Python Scripting Console for Gephi

The first release of the Gephi’s Python Console plugin is finally available for download. Through this plugin, you can execute queries and manipulate the graph structure by typing commands on a scripting console, making it a very powerful and concise tool to work with.

This console started as a joint proposal with the GUESS project which aimed at porting the Gython language as a console plugin for Gephi during the Google Summer of Code 2011 program. This project was mentored by Eytan Adar, from the GUESS project, and co-mentored by Mathieu Bastian, from Gephi.

After installation, the plugin can be accessed through the left slide on Gephi’s UI or through the Window > Console.


Among the features available through the console scripting language are:

  • Inspired by the Gython language from the GUESS project (i.e. additional operators for manipulating graphs).
  • Based on Jython 2.5.2, which implements the Python 2.5 specification.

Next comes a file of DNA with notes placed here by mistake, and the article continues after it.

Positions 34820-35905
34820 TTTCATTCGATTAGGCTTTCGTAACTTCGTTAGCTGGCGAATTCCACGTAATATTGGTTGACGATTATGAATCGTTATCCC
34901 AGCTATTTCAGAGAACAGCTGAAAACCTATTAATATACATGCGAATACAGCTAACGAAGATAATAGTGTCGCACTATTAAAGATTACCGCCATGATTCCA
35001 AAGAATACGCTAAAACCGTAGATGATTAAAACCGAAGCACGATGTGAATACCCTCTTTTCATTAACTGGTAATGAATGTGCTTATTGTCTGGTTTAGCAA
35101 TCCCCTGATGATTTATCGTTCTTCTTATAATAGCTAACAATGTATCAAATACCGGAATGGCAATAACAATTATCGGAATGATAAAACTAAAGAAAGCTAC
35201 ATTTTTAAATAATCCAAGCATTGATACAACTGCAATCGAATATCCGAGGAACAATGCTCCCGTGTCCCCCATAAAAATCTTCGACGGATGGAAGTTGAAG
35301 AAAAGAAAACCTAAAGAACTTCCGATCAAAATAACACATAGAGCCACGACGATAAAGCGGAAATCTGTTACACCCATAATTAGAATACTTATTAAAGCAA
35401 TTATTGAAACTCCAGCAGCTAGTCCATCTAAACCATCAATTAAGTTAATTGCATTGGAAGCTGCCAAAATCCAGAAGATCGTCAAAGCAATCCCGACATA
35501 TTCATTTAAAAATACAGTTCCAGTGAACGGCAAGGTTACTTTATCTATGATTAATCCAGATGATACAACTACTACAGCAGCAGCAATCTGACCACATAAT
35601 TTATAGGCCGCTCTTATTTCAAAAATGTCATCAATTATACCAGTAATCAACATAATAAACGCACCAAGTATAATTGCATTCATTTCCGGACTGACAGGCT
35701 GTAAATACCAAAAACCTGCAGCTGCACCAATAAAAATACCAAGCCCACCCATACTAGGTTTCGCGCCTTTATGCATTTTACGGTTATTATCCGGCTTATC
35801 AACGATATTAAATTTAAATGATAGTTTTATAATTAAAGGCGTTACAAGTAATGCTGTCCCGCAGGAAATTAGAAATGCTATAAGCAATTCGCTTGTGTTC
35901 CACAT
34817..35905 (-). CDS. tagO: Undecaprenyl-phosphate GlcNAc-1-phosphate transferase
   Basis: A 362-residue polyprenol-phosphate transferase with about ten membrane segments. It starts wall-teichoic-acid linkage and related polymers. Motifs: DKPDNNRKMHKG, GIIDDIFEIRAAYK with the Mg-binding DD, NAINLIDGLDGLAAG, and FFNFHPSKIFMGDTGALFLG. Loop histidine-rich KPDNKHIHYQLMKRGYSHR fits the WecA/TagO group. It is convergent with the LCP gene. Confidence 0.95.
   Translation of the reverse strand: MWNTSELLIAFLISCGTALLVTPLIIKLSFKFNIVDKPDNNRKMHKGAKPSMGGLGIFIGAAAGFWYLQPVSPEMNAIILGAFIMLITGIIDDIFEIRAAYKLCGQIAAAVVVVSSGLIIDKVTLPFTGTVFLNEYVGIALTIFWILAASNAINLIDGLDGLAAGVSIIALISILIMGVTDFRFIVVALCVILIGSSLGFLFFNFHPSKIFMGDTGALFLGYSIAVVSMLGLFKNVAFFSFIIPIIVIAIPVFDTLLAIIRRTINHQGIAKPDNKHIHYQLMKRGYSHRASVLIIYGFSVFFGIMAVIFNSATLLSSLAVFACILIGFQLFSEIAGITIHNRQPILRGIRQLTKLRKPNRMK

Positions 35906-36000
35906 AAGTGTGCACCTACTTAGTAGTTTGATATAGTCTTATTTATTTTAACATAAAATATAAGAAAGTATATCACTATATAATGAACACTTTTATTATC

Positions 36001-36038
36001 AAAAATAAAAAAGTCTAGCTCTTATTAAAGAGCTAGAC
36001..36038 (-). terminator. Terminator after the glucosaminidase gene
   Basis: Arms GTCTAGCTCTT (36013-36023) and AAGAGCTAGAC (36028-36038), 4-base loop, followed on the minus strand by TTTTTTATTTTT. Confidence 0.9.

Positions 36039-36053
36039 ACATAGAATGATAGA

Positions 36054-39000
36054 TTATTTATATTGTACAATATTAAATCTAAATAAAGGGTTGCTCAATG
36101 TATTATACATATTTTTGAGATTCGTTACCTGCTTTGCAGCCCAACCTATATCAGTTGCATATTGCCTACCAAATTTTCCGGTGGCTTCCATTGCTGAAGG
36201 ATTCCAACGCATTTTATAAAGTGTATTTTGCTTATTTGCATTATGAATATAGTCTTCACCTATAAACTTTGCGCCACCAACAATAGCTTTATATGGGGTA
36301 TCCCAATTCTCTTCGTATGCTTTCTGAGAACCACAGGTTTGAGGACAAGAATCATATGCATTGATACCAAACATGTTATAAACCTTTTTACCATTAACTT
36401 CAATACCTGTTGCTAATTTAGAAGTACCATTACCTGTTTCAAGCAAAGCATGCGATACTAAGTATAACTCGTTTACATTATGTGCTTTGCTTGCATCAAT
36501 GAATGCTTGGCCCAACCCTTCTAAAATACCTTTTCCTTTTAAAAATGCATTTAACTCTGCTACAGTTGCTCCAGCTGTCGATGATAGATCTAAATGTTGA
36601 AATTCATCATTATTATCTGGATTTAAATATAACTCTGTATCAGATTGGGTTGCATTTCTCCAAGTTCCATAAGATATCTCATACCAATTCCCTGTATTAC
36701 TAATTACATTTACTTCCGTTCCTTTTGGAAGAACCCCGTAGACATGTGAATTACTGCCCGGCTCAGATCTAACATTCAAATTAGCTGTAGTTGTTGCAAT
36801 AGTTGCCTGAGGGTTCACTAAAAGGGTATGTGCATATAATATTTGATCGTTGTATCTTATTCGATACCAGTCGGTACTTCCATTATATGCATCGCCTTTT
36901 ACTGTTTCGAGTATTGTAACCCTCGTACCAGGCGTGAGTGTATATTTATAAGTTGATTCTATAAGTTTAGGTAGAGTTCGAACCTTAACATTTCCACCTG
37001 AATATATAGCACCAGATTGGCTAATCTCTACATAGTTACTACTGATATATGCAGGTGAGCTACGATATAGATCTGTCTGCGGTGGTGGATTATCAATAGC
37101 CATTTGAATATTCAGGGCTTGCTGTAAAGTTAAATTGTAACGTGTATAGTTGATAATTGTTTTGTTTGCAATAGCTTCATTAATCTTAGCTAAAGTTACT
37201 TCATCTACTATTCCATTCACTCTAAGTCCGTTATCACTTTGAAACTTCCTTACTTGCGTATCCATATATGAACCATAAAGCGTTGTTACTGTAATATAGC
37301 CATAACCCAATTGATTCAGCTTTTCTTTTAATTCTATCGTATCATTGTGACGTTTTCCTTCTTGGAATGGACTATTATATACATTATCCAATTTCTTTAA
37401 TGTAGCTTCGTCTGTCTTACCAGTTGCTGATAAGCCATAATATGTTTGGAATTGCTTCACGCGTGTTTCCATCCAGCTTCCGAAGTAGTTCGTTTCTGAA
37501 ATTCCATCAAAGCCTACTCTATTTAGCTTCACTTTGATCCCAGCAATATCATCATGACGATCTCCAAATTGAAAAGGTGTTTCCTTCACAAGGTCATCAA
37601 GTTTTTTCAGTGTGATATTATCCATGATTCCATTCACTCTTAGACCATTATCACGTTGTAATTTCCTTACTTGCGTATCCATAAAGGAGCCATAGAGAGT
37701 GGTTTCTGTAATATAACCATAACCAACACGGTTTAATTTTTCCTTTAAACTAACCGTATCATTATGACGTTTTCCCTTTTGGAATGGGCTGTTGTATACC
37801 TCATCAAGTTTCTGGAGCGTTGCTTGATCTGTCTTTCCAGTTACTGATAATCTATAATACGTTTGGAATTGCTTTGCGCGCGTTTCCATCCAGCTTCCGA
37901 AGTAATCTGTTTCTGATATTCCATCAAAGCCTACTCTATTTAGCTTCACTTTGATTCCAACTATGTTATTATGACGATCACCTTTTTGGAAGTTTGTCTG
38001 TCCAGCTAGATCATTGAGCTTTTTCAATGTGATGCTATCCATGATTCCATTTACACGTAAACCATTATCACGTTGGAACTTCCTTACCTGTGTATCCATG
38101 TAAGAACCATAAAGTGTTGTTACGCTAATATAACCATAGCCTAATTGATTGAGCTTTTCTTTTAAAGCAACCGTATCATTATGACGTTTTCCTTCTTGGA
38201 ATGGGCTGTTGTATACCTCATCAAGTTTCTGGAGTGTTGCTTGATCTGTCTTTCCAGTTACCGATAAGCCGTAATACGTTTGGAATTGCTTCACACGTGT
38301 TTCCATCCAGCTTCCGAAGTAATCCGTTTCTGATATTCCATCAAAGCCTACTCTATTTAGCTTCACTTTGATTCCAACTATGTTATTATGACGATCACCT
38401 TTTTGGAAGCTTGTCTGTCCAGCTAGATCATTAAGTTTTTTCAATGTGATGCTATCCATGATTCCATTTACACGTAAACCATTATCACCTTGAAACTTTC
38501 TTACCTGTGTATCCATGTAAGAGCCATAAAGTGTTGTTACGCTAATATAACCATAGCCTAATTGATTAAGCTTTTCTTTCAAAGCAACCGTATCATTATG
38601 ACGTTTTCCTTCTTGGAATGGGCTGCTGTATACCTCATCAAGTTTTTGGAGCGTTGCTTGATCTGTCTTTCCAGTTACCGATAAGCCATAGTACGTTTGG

• Graph structure and attributes manipulation.
  • Filtering support.
  • Support for running layouts.
  • Export API support (i.e. generate PDF/GEXF/PNG exports from within the console).
  • Batch scripts support for automating tasks.
  • Loads third-party Python libraries.

For example, if you would like to filter the male persons from your social graph and make the result visible, you could simply type the following command:

visible = g.filter(gender == "male")

If you want set this subgraph nodes’ color to blue, you could just type:

g.filter(gender == "male").nodes.color = blue

Or, even better, if you want to color both the nodes and edges of this same subgraph, just type:

(gender == "male").color = blue

Implementing batch scripts for automating tasks is very easy. Just save the script as a file with the py extension and load it with the execfile function. For instance, a batch script for creating a random graph with 50 nodes would look like this:


And to run the script, you would call the following command on the console:

>>> execfile("C:\Users\user\Documents\")


The Scripting Plugin can be installed through the Gephi’s Tools/Plug-ins menu: